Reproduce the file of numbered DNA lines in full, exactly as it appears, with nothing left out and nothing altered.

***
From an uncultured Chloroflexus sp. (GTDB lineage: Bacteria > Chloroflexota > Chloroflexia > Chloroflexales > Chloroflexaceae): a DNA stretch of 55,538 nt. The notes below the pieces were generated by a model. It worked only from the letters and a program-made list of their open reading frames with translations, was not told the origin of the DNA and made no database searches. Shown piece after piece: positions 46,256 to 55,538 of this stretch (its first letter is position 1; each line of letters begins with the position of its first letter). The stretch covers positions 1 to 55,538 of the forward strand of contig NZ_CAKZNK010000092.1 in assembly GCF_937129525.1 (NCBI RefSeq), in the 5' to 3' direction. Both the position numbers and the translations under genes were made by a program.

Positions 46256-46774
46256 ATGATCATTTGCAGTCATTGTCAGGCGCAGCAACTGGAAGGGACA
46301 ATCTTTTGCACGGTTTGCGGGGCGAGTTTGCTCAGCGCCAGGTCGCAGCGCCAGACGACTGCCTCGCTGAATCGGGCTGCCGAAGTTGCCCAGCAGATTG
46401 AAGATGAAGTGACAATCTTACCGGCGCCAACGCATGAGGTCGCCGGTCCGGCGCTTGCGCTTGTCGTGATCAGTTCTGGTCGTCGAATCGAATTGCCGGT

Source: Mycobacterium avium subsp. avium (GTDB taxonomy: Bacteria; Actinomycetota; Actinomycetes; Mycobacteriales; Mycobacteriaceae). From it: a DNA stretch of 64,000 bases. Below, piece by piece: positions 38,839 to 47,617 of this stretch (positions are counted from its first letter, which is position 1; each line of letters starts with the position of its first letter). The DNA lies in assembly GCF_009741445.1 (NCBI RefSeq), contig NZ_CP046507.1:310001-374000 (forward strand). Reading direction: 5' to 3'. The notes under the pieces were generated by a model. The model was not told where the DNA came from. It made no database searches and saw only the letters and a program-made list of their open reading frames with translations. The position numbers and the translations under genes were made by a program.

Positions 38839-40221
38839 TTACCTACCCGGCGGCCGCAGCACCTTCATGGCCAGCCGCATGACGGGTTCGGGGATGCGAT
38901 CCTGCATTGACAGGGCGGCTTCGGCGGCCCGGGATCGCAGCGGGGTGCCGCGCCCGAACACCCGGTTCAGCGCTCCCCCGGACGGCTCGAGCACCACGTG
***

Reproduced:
From an uncultured Chloroflexus sp. (GTDB lineage: Bacteria > Chloroflexota > Chloroflexia > Chloroflexales > Chloroflexaceae): a DNA stretch of 55,538 nt. The notes below the pieces were generated by a model. It worked only from the letters and a program-made list of their open reading frames with translations, was not told the origin of the DNA and made no database searches. Shown piece after piece: positions 46,256 to 55,538 of this stretch (its first letter is position 1; each line of letters begins with the position of its first letter). The stretch covers positions 1 to 55,538 of the forward strand of contig NZ_CAKZNK010000092.1 in assembly GCF_937129525.1 (NCBI RefSeq), in the 5' to 3' direction. Both the position numbers and the translations under genes were made by a program.

Positions 46256-46774
46256 ATGATCATTTGCAGTCATTGTCAGGCGCAGCAACTGGAAGGGACA
46301 ATCTTTTGCACGGTTTGCGGGGCGAGTTTGCTCAGCGCCAGGTCGCAGCGCCAGACGACTGCCTCGCTGAATCGGGCTGCCGAAGTTGCCCAGCAGATTG
46401 AAGATGAAGTGACAATCTTACCGGCGCCAACGCATGAGGTCGCCGGTCCGGCGCTTGCGCTTGTCGTGATCAGTTCTGGTCGTCGAATCGAATTGCCGGT

Source: Mycobacterium avium subsp. avium (GTDB taxonomy: Bacteria; Actinomycetota; Actinomycetes; Mycobacteriales; Mycobacteriaceae). From it: a DNA stretch of 64,000 bases. Below, piece by piece: positions 38,839 to 47,617 of this stretch (positions are counted from its first letter, which is position 1; each line of letters starts with the position of its first letter). The DNA lies in assembly GCF_009741445.1 (NCBI RefSeq), contig NZ_CP046507.1:310001-374000 (forward strand). Reading direction: 5' to 3'. The notes under the pieces were generated by a model. The model was not told where the DNA came from. It made no database searches and saw only the letters and a program-made list of their open reading frames with translations. The position numbers and the translations under genes were made by a program.

Positions 38839-40221
38839 TTACCTACCCGGCGGCCGCAGCACCTTCATGGCCAGCCGCATGACGGGTTCGGGGATGCGAT
38901 CCTGCATTGACAGGGCGGCTTCGGCGGCCCGGGATCGCAGCGGGGTGCCGCGCCCGAACACCCGGTTCAGCGCTCCCCCGGACGGCTCGAGCACCACGTG